1980, house prices accelerated exponentially, and it seemed to many ordinary people that home ownership was an economic ‘Holy Grail’: the quick answer to all their financial problems. Market rental values are inextricably linked to property prices. When house prices increase, so do monthly rental costs. Despite their best efforts to insulate their tenants from inevitable increases, housing costs for tenants and owners alike were soaring. Derwent’s annual report of 1990 states: “ ...rents rose by 18.43% during 1989, and many secure tenancies are due for re-registration in 1991. Accordingly it is expected that during 1991, rents will rise by a similar level as in 1989.” With rising house prices, rising rents and rising inflation, it became clear that such an artificial boom could not be sustained.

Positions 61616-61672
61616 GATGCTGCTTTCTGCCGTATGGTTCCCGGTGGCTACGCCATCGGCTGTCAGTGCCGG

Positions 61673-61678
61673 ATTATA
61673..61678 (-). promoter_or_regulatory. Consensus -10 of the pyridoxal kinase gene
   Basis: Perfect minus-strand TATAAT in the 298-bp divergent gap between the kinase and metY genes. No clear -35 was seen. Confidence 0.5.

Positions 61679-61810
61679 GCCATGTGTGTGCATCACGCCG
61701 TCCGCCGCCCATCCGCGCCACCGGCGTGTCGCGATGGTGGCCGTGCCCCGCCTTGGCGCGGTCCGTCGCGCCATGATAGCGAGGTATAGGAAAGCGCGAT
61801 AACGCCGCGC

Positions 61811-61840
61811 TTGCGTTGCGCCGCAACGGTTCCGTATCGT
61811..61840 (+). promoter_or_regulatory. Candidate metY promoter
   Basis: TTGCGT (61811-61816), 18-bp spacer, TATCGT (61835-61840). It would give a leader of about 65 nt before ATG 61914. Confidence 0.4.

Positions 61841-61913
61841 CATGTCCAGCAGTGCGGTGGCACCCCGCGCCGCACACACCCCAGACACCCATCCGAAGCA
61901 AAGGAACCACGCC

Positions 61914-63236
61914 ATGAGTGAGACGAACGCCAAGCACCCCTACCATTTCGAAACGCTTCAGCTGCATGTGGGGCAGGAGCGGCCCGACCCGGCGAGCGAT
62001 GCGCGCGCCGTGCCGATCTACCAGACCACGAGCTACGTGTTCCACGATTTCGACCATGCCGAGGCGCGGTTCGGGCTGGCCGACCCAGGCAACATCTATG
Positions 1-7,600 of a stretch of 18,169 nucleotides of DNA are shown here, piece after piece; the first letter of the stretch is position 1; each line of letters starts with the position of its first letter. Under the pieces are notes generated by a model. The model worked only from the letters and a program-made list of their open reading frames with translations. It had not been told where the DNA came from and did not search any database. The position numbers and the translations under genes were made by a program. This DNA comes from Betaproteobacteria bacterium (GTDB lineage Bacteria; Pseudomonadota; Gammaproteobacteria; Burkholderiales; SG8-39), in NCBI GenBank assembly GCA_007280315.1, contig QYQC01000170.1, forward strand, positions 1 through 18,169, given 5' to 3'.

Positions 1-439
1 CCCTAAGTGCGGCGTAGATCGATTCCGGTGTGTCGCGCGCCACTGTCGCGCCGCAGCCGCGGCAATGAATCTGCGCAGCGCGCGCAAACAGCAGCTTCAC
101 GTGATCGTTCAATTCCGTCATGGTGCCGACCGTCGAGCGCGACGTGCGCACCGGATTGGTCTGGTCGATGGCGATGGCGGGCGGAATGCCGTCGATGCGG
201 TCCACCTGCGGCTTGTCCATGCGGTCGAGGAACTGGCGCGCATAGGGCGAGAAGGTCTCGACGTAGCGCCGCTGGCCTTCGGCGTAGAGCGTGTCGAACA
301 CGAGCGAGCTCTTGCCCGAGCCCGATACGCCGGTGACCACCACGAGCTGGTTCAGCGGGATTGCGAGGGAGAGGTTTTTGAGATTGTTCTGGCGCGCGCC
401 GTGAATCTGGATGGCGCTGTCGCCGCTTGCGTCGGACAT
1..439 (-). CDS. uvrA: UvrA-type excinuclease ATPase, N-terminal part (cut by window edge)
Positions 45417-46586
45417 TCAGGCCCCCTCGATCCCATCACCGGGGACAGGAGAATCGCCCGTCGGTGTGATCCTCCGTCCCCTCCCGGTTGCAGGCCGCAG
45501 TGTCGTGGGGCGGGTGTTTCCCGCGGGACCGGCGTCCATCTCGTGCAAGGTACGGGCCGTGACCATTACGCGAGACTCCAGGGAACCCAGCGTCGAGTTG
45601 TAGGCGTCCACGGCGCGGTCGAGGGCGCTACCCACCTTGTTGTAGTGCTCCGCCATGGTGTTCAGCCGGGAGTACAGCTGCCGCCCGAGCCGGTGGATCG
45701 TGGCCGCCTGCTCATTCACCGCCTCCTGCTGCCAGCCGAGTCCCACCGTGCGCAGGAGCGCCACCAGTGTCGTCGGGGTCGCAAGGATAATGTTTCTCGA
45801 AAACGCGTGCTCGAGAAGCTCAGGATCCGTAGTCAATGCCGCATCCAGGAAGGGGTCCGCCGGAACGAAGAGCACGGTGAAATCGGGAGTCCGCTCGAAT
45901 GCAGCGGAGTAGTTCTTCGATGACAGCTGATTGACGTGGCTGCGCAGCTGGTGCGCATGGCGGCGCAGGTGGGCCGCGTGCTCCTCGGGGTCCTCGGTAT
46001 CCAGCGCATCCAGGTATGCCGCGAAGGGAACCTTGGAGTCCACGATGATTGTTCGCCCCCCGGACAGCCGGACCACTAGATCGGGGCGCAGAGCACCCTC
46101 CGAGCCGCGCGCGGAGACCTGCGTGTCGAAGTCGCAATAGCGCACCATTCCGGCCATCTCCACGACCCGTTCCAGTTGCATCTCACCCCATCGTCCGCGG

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Manufacturing and heavy industry was left in the doldrums, UK coal was left unburned by power stations who bought cheaper fuel from overseas. The once proud steel forging industries of Sheffield and the shipyards of the North East stood idle, whilst property speculators and currency traders in the South East of Britain flourished within a culture of avarice. Inevitably, such fleeting methods of wealth creation caused a steep rise in inflation and a larger UK current account deficit. Policies to tackle this inflation caused the subsequent recession of 19911992. The world was changing dramatically both at home and abroad. The fall of the Berlin Wall in 1987 again emphasised the sacrifices people were prepared to make for freedom of choice without state control of every aspect of their lives. At home, Margaret Thatcher was returned for a third term in Downing Street but the ‘Iron Lady’ was beginning to lose her grip on power.